It’s the question everyone really wants to ask, but doesn’t dare to. We reveal, finally, the ugly truth about peeing and pooping on Mount Everest.
To pee on Mount Everest, climbers use pee bottles in tents at night and pour the urine into the surrounding snow in the morning. To poop on Everest, you use a travel toilet bag and return it to Base Camp, where they are weighed as part of an 8 kg (18 lbs) Returned Rubbish quota.
That’s the theory. The practice is somewhat different. With nearly a thousand people spending two months on Everest every season, most of them concentrated around four main camps, the situation has become ugly.
Well-organised expeditions have latrines at Base Camp with plastic barrels sunk into the ground which, when full are shipped out. But badly organised climbers poop everywhere, and there have been some hilarious and some tragic accidents….
How Do You Poop on Mount Everest?
You poop on Everest by using toilet or bathroom tents put up by the Sherpas at Base Camp, or, further up the mountain, you have to crouch in the snow and open a built-in flap in your down suit.
At Base Camp the toilet tents (also called bathroom, latrine or charpi) have a plastic toilet seat on top of a barrel. When they’re full these barrels are taken down the mountain and the human waste used as fertilizer.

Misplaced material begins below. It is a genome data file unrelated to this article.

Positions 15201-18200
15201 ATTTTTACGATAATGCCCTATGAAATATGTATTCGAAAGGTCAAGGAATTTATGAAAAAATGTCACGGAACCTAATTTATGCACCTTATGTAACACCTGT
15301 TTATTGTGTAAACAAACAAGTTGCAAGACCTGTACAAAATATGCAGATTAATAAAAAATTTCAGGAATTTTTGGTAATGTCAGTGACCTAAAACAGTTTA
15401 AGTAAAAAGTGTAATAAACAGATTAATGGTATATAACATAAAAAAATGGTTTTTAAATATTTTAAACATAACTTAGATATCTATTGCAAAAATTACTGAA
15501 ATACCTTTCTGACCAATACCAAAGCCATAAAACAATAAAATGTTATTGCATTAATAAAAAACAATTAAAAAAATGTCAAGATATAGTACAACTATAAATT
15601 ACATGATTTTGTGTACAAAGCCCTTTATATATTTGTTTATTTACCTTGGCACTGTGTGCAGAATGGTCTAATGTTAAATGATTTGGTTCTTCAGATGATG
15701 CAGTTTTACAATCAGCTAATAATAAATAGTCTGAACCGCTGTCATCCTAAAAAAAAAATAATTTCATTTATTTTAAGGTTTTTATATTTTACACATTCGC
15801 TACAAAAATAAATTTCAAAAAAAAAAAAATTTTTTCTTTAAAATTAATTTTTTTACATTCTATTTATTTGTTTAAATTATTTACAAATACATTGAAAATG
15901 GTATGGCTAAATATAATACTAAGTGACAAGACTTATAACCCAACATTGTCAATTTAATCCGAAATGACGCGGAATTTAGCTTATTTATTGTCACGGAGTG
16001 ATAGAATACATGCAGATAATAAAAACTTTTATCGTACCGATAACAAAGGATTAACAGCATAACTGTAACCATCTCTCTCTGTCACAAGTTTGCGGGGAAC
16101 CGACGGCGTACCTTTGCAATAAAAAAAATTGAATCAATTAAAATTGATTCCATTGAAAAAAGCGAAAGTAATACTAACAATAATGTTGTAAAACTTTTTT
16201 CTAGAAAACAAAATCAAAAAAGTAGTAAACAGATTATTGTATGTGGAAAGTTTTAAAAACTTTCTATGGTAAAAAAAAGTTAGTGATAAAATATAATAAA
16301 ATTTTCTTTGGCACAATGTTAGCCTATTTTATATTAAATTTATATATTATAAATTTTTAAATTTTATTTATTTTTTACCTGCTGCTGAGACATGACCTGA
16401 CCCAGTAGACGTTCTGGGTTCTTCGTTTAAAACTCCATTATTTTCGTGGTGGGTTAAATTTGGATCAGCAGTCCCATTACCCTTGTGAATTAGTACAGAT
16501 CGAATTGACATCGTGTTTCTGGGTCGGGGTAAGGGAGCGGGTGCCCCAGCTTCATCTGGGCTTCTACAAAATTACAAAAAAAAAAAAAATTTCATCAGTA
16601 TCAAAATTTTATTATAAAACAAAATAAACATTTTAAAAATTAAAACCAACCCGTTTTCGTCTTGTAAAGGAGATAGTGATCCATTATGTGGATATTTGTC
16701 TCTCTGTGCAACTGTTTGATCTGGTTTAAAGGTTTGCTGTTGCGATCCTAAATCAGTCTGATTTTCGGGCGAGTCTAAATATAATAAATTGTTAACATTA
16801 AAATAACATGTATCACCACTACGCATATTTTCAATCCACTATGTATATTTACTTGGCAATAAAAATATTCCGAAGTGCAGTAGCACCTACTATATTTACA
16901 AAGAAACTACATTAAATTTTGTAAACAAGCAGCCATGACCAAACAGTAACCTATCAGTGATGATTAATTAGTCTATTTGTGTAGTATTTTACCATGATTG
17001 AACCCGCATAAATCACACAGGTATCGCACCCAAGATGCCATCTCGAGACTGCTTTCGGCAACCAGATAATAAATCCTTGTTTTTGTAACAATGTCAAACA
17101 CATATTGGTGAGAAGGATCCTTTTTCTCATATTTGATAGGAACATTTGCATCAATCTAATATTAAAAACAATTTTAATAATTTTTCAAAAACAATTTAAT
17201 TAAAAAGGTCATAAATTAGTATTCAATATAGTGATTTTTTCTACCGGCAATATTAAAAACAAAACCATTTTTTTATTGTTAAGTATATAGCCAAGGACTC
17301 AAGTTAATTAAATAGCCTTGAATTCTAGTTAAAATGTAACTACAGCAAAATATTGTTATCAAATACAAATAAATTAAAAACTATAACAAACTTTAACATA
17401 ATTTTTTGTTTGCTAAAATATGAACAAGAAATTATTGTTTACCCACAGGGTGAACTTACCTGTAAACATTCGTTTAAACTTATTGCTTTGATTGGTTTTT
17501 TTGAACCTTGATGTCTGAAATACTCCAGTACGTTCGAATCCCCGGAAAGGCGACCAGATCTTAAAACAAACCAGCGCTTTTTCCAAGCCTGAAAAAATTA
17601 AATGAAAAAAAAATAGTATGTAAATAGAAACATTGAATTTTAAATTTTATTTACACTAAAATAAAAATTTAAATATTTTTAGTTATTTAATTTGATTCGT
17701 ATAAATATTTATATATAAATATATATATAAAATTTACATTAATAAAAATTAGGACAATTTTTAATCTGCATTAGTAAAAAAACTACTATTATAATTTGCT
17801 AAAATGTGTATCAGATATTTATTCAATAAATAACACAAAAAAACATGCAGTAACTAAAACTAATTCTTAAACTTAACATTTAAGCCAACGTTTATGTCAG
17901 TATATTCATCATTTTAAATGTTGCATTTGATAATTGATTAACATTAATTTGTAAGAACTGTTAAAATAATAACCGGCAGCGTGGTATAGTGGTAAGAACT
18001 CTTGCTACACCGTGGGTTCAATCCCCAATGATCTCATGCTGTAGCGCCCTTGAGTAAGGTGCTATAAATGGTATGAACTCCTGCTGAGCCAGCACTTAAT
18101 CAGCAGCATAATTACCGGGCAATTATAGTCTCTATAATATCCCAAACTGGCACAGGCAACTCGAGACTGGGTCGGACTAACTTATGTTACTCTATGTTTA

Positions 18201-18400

On the mountain itself you must place the stool in a plastic bag and return it to Base Camp, where it is carefully weighed as part of your returned rubbish quota.
“Where do you go to the lavatory?” or “Where are the bathrooms?” has long been my favourite question from children about pooping on Mount Everest. When I started going to Everest in the 80s there weren’t so many people around.
Even then, though, the 15-day trek from Jiri to Everest’s South base camp was notable for the “Westerner’s prayer flags”: fluttering pieces of toilet paper stuck under every available stone. And under every likely rock lurked a dessicated turd. At the tea houses and lodges along the way there were primitive latrines: noxious wooden privies with unmentionable holes in the rotten wooden floors.
Some Funny Stories About Pooping on Everest
Two friends of mine: (let’s call them Bruce and Rupert to protect the guilty), are high on Mount Everest’s North-East Ridge in 1988, having just become the first climbers ever to traverse the Three Pinnacles, an astoundingly hard climb.
They are lying in their tent in a blizzard waiting to complete their route. After a while, Rupert confesses that he is desperate to go to the loo. ‘Pee in the bottle,’ replies Bruce.
‘No,’ says Rupert, who is a polite man, ‘it’s the other sort.’ ‘
Oh, no. You can’t do it in here.’
‘But it’s a blizzard outside,’ complains Rupert.